Close XYL-20 Etzlaub, Erhard: Rom Weg Map

 [Germany (Nuremberg), before 11 Aug. 1500; impression post 1550?]. Woodcut with German inscriptions.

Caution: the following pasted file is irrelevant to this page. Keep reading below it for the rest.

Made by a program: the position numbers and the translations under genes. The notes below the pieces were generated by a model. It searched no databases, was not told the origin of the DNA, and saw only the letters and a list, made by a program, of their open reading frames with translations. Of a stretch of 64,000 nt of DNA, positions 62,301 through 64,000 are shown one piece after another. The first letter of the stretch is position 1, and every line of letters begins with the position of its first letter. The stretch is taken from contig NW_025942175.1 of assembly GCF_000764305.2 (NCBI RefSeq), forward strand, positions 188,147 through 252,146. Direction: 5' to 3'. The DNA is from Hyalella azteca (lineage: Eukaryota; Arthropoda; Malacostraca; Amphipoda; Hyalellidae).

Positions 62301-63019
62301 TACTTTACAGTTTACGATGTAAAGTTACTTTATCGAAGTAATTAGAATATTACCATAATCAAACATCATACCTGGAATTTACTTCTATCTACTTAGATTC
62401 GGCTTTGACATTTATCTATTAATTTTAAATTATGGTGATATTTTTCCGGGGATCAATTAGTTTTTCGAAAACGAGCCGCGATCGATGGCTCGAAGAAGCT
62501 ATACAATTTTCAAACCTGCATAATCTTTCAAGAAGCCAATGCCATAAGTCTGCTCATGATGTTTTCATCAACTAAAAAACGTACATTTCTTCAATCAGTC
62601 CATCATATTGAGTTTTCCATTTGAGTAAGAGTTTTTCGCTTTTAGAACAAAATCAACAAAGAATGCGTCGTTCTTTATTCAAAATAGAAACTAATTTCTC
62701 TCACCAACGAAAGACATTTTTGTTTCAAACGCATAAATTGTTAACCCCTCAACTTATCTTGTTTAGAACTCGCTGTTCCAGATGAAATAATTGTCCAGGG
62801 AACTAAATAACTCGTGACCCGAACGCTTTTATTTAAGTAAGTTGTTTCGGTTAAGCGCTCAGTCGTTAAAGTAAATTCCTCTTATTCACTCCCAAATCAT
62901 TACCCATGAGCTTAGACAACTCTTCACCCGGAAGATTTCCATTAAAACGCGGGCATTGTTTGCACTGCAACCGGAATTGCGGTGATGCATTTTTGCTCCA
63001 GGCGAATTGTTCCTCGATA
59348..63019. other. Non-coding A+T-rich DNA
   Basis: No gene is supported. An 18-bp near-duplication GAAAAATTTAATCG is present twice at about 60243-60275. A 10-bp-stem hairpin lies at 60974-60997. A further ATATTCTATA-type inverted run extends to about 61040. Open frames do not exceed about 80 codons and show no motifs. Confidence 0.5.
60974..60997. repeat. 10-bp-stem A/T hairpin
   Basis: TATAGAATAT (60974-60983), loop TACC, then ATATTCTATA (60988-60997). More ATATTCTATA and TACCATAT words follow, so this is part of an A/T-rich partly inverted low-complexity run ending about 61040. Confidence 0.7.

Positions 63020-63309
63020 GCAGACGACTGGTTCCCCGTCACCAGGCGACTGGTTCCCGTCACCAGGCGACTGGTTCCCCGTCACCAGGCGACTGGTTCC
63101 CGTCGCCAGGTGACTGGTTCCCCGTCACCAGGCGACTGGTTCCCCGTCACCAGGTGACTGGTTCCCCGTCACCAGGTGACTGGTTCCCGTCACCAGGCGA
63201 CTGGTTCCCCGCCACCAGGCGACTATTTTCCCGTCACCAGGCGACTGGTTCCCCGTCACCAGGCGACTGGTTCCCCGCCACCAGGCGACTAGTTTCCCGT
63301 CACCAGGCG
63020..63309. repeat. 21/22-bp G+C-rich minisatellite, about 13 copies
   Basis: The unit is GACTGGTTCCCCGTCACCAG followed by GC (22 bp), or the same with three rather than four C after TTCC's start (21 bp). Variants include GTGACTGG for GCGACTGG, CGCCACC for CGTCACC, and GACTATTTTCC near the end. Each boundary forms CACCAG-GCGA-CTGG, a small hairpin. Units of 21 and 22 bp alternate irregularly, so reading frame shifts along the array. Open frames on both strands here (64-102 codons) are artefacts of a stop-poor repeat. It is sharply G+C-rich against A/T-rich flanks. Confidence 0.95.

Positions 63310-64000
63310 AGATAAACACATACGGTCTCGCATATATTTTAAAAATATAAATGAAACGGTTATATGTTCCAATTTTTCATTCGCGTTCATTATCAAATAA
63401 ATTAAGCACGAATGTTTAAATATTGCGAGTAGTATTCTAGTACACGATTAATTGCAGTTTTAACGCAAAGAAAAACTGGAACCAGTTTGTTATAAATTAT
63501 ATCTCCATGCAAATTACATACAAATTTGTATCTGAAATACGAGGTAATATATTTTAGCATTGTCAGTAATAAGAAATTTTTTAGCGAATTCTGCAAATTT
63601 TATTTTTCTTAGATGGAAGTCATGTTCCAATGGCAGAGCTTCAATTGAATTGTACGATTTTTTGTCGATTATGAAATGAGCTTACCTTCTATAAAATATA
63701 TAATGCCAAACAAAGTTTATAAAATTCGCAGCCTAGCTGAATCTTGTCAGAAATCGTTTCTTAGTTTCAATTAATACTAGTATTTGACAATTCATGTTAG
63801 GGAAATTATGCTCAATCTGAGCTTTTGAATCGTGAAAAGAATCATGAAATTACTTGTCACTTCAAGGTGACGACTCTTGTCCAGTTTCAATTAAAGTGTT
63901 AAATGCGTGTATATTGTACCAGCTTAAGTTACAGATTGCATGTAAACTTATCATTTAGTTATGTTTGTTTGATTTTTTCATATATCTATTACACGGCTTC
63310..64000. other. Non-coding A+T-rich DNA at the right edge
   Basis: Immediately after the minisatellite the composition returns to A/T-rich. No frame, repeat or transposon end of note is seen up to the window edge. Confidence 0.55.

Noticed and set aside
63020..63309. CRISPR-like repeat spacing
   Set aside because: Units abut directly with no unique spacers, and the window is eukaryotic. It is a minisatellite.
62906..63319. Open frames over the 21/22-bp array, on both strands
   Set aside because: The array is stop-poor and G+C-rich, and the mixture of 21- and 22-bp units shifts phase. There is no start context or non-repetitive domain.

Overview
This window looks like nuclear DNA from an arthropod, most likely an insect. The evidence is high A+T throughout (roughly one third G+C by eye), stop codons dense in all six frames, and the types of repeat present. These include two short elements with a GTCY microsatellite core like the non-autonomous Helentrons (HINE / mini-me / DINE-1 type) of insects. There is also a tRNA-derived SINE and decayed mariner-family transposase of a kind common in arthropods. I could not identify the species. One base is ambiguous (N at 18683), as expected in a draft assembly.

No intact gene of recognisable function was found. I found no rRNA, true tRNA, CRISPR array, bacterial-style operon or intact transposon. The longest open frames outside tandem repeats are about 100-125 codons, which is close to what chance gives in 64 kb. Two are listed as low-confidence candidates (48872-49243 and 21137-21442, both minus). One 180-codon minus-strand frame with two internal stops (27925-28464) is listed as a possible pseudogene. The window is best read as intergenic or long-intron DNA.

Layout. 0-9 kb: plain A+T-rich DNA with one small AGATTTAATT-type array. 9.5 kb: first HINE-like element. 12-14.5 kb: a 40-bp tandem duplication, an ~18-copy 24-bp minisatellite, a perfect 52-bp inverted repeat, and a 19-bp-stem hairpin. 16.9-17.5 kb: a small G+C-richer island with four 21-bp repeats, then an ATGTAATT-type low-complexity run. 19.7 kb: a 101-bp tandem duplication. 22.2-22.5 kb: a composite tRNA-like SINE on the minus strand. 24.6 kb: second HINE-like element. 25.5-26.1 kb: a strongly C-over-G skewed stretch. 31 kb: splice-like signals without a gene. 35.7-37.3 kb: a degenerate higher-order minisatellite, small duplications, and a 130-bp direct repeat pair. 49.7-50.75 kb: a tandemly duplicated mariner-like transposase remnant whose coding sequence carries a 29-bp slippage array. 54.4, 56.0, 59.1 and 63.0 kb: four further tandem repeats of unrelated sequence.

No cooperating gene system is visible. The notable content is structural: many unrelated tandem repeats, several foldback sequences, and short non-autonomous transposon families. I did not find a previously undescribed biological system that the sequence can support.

Edition I. The Rom weg map, which is orientated with south to the top and with Nuremberg positioned programmatically at the centre, provides an accurate overview of the pilgrim routes to Rome from all parts of the Holy Roman Empire and some way beyond, extending as far west as Narbonne and Paris, to Scotland (but not England and Ireland), Denmark (as far as Viborg) and southern Sweden (Skåne ‘Schon’) in the north, to Gdańsk, Cracow, Budapest (‘ofen’) and Montenegro in the east, and to the heel of the Italian peninsula and Corsica in the south. The four seas to the south-east, south-west, north-west, and north-east are identified as ‘Das venedisch mer’ (Adriatic Sea), ‘Das lampartisch mer’ (Ligurian Sea). ‘Das groß deutsch mer’ (North Sea), and ‘Das pomerisch mer’ (Baltic Sea). The principal pilgrim routes are marked in as lines of dots, each of which stands for a German mile, and begin at Nieuwpoort at the mouth of the Yser near Oostende, Utrecht, Marburg, Bremen, Ribe in northern Denmark, Rostock, Gdańsk, and Cracow; a further route leads on to the Chiesa della Casa Santa in Loreto south of Ancona. Mountains, forests (most notably the Bohemian forest encircling Prague) and rivers are all marked in, the latter sometimes named. Several hundred towns are indicated by a small circle and identified by name, the most important towns and pilgrimage centres being marked out by pictograms with towers, gates, or a church. The map is framed by a border, double-lined to left and right, treble-lined at top and bottom, within which are inscribed the names of the points of the compass (‘Mittag’ for south at the top, ‘widergang’ for west to the right, ‘Mittenacht’ for north at the bottom – wanting in the Bodleian copy – and ‘Aufgang’ for east to the left), in the upper border the title of the map ‘Das ist der Rom.weg von meylen zu meylen mit puncten verzeychnet von eyner stat zu der andern durch deuczsche lantt’, in the left-hand border the latitudes from 41 to 58 degrees in arabic numerals, in the right-hand border the number of daylight hours in the longest day measured in quarters from 15¼ at the latitude of Narbonne to 18 at the latitude of Skåne and Viborg, and in the lower border a ruler for measuring distances in German miles. A panel at bottom left contains six lines of text with instructions for calculating distances, using a compass and the ruler, and for converting local systems into German miles (incipit: ‘Wer wissen wyl wye fer von einer Stat . . .’). Bottom centre is a circular compass with arabic numerals 1–12, in a panel to the right six lines of text with instructions for the use of the compass (incipit: ‘Nach dem Compast zu wandern geschigt also Den prief legt man . . .’). The map was devised and executed by the Nuremberg cartographer Erhard Etzlaub, probably to meet the needs of pilgrims to Rome in the holy year of 1500. The most recent publications date it to shortly before 11 Aug. 1500 on the basis of a reference, plausibly interpreted as being to a copy of this map sent to a friend as a novelty, contained in a letter from Sebald Schreyer to Konrad Celtis (Schanze, ‘Romweg-Karte’). There is no positive evidence for an earlier dating. The map was originally accompanied by a Register, printed as a broadside with movable type and attributable to a follower of Kaspar Hochfelder now known as the ‘Printer of the Bannholtzer broadside’ [Nuremberg 1500] (unique copy in Munich BSB; Einblattdrucke, 813). Edition I is distinguished from edition II, which is an exact copy, on the basis of minimal differences in the text and the representation of the towns by small circles rather than dots. One of ten recorded copies of edition I, the others in Copenhagen KglB, Dresden SB (now lost), Göttingen SB, Harvard HoughtonL (formerly Vienna), London BL, Munich BSB, Nuremberg GermNM, Paris BnF, and Washington NatGal; see Miedema, ‘Erhard Etzlaubs Karten’, 121–2; Griese (in preparation).